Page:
To be effective, leaders need to run effective meetings. Pretty mundane but very important.
3. Effective communication
All leaders need to communicate effectively. As someone once said: ”
The single biggest problem in communication is the illusion that it has taken place.”
Presentation courses are typically offered to those at the lower organisational hierarchy when it is most needed at the higher level. Presentations are a small subset of communication.
It’s not just formal client presentations that matter. One-to-one communication, internal town halls and written messages are all equally important.
How leaders connect and how they craft their message determine if they have impact. Leaders need to effectively distill and headline messages, to create a picture, establish an emotional hook and deliver it effectively.
Even the best communicators can do better. Yet scant attention is paid to improving this important skill at senior levels.
4. Superior teamwork
Another essential attribute of leadership is getting things done through others. There are lots of workshops on delegation and empowerment. But first things first, you need the right people to empower and delegate to.
Placing people in the right roles and knowing when to take risks is one of the most important drivers of leadership success. Improving interviewing skills and helping leaders understand their own biases can be developed but they get little airtime.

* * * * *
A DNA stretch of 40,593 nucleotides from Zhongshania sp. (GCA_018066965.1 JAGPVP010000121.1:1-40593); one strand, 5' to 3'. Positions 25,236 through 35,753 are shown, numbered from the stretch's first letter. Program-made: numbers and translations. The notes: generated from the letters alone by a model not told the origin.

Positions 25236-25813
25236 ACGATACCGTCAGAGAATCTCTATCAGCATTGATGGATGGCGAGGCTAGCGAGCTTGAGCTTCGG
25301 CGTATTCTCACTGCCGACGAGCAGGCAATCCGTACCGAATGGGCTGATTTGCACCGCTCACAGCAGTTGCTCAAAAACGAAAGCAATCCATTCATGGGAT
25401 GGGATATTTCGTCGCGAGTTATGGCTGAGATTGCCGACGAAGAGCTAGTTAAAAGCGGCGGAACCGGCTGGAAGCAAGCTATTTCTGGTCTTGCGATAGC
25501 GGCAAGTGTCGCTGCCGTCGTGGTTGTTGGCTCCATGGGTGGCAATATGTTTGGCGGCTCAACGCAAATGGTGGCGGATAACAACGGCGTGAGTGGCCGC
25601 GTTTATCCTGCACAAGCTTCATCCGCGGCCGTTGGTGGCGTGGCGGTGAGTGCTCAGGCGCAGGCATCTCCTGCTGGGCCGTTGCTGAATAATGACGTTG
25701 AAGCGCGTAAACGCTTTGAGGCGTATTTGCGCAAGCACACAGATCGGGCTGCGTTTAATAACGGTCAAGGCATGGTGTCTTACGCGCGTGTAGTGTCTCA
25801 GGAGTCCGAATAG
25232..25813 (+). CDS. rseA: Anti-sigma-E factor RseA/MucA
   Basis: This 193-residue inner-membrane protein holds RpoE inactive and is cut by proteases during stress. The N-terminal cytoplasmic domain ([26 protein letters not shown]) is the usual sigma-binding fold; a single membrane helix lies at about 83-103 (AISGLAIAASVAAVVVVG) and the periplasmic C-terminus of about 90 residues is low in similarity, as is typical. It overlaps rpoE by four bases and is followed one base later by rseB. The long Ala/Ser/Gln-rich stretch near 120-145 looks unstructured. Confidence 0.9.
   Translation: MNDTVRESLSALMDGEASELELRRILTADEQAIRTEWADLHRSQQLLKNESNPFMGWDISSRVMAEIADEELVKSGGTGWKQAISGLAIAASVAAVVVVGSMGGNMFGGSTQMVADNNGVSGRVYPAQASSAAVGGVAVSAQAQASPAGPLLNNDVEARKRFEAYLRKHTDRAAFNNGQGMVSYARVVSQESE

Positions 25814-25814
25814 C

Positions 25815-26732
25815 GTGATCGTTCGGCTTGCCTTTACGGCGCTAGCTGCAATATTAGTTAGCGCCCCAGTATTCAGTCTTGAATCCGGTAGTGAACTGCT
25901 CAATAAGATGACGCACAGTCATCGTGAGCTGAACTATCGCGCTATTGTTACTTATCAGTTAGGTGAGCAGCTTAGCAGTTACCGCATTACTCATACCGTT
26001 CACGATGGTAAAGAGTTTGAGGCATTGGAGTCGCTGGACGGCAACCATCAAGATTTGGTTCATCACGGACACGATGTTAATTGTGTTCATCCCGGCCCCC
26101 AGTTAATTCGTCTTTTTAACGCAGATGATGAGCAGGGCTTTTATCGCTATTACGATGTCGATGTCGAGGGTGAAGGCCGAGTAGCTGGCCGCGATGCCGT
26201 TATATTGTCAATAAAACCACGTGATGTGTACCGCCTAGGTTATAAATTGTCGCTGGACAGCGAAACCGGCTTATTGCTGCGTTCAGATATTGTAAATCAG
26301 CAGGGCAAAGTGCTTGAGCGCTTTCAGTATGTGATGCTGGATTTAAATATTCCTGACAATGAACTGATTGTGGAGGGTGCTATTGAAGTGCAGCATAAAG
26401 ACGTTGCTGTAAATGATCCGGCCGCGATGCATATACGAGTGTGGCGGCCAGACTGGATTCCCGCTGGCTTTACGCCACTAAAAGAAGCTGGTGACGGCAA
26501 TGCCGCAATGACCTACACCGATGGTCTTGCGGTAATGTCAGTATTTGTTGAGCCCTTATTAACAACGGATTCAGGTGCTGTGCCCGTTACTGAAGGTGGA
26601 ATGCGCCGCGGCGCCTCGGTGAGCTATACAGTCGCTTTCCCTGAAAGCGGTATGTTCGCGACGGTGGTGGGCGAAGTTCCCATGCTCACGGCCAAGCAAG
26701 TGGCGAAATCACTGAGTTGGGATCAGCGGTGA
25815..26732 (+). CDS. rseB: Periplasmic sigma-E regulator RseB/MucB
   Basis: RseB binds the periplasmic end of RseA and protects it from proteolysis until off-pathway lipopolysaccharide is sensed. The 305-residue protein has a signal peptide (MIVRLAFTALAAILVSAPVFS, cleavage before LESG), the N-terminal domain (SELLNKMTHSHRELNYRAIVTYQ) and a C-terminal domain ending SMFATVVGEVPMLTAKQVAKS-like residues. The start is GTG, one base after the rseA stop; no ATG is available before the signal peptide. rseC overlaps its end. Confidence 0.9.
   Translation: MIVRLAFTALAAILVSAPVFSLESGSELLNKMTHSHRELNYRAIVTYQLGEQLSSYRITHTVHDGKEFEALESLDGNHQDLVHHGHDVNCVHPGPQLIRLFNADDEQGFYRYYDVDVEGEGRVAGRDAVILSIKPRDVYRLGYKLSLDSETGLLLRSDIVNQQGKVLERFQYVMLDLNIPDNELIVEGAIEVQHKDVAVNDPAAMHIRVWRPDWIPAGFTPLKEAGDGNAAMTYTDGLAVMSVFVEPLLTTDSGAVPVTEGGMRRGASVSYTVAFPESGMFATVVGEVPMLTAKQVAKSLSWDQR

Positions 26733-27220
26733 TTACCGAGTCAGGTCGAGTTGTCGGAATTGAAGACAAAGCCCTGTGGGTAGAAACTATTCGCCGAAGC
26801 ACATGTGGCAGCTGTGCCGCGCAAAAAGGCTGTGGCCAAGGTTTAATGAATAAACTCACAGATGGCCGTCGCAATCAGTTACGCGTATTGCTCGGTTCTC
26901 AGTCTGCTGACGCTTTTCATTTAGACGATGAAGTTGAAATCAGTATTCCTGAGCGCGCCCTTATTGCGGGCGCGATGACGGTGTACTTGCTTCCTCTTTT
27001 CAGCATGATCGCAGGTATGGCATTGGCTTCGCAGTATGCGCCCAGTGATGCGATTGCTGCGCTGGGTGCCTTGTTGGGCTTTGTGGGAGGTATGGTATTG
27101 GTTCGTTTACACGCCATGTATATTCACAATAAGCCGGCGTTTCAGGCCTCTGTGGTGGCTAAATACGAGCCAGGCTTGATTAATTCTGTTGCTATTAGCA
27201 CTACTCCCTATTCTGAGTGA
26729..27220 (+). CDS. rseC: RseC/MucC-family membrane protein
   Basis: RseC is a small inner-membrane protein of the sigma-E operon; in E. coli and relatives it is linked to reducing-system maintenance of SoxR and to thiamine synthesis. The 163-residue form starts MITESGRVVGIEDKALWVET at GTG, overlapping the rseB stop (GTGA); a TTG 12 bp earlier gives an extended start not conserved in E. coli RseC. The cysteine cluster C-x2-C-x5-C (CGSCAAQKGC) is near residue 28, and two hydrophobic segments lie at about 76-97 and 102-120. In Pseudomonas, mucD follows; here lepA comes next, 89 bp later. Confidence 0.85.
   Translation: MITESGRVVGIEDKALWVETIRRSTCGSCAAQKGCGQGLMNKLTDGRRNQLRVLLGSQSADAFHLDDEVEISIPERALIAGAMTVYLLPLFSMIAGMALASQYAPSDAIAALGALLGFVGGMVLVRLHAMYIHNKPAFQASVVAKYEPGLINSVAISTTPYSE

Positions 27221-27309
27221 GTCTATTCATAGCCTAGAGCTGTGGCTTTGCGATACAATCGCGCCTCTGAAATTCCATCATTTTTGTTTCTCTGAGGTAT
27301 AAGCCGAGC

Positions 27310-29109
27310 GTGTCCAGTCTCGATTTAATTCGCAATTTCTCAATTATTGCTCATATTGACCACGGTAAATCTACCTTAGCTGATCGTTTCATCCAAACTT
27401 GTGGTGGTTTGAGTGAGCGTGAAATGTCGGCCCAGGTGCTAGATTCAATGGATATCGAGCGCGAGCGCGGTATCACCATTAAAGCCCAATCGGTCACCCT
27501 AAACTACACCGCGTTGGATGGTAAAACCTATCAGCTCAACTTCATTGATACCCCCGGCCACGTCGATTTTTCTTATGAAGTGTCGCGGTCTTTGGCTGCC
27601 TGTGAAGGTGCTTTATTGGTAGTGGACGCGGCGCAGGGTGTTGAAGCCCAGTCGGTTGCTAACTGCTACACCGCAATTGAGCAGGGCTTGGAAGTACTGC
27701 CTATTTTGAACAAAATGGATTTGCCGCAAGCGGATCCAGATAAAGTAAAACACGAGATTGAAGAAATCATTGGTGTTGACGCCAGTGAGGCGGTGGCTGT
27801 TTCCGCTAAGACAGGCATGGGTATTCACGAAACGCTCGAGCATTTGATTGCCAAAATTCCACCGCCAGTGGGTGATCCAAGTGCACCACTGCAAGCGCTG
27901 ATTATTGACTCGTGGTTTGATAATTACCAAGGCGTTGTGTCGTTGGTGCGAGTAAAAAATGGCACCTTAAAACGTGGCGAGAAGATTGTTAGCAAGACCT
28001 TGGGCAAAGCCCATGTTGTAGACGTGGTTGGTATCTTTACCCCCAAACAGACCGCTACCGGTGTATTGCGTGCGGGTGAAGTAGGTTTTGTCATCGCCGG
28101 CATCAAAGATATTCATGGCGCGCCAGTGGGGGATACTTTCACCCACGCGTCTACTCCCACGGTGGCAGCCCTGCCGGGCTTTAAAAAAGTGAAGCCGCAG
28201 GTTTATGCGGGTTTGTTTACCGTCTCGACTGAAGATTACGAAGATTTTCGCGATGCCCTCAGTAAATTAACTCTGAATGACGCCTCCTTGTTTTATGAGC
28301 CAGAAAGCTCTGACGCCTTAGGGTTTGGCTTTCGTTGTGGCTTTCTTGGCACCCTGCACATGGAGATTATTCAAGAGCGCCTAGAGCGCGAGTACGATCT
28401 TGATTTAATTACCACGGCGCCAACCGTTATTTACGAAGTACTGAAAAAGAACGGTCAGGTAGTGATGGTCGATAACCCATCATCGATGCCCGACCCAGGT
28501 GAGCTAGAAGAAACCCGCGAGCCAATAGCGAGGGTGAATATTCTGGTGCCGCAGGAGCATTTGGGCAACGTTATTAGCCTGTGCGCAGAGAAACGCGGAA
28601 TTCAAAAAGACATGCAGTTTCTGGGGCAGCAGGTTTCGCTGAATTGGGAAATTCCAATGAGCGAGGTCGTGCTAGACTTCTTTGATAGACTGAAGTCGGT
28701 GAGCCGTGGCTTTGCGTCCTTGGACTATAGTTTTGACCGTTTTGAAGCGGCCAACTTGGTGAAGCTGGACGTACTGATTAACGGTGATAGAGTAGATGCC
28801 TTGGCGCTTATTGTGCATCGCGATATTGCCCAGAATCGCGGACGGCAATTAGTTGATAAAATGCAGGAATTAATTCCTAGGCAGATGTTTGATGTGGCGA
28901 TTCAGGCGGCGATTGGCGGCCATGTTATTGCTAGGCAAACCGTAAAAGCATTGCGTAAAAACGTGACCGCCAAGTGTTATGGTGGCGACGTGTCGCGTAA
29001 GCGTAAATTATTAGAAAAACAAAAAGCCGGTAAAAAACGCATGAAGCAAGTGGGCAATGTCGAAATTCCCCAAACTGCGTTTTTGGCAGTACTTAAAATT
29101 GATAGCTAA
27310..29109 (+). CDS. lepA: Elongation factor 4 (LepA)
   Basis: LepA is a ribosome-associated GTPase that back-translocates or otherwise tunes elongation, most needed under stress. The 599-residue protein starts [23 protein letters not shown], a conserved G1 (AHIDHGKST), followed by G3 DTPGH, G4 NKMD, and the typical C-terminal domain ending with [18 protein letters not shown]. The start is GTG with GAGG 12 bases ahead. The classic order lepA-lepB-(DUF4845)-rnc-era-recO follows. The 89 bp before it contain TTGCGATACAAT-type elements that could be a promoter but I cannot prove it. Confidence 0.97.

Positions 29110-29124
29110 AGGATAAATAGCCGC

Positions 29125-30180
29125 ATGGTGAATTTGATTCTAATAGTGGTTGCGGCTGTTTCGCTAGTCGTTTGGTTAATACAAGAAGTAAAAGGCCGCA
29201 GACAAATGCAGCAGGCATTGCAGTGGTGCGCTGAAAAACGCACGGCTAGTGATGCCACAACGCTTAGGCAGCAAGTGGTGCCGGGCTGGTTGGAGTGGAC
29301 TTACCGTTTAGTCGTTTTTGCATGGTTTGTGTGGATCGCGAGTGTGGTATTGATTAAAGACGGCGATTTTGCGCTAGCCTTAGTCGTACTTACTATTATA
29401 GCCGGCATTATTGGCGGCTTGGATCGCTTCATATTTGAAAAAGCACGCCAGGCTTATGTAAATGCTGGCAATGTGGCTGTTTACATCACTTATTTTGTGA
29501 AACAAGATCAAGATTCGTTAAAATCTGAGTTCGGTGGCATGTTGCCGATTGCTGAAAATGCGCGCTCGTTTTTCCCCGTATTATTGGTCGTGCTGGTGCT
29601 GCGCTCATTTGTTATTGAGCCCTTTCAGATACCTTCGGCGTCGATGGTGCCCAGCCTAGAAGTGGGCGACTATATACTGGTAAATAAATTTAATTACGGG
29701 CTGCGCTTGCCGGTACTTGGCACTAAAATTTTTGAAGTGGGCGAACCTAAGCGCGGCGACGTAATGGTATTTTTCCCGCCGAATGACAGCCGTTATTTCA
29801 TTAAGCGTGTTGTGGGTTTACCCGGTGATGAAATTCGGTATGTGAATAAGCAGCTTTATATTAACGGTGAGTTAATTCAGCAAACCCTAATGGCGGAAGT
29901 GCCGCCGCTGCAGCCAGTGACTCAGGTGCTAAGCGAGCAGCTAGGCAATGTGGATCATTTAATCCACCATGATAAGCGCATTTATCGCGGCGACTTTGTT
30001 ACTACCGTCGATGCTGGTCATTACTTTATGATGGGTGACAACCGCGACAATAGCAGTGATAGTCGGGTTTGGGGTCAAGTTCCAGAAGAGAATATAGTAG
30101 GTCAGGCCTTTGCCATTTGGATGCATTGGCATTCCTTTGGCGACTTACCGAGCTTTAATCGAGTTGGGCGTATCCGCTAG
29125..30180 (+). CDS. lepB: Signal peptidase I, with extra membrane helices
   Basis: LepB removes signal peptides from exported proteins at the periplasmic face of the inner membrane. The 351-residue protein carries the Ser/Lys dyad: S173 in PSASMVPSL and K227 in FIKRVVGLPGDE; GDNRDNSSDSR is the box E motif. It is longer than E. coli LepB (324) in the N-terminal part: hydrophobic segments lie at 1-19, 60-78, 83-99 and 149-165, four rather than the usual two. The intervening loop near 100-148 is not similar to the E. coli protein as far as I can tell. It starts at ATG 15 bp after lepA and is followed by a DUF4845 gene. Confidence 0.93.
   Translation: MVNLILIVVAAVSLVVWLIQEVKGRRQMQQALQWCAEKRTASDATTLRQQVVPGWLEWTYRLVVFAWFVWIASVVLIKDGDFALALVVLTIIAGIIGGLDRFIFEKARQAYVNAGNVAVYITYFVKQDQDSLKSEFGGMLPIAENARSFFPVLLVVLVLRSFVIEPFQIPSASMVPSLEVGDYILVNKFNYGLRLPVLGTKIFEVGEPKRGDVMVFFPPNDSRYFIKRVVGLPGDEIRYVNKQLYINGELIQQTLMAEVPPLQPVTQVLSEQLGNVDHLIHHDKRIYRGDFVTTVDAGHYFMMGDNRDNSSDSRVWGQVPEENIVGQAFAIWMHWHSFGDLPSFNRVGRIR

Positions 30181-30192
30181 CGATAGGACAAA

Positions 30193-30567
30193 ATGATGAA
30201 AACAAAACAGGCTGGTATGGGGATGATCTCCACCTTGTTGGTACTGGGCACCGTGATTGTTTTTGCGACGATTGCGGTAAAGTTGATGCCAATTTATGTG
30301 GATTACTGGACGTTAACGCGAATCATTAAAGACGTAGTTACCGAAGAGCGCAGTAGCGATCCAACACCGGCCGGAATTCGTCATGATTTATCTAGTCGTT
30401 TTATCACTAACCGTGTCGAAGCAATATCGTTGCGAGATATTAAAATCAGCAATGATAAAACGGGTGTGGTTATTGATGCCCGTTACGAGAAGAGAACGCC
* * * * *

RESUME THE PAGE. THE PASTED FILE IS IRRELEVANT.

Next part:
Related to right fit is the issue of creating and sustaining teamwork. Teamwork is more than just showing up wearing the same T-shirt or going rock-climbing together.
It’s a skill that needs to be carefully nurtured and does not come easily to all. You can acquire good players but getting them to play together consistently well is the hard part.
5. Decision-making and execution
Every leader has to make decisions and to execute. The more senior the leader, the greater the stakes. In some situations, only the leader needs to make the call. In others, you need to facilitate the process of arriving at a decision. Knowing what to do and when is a crucial difference.
In addition, behavioural science and systems thinking provide very effective tools for making decisions and executing under uncertainty.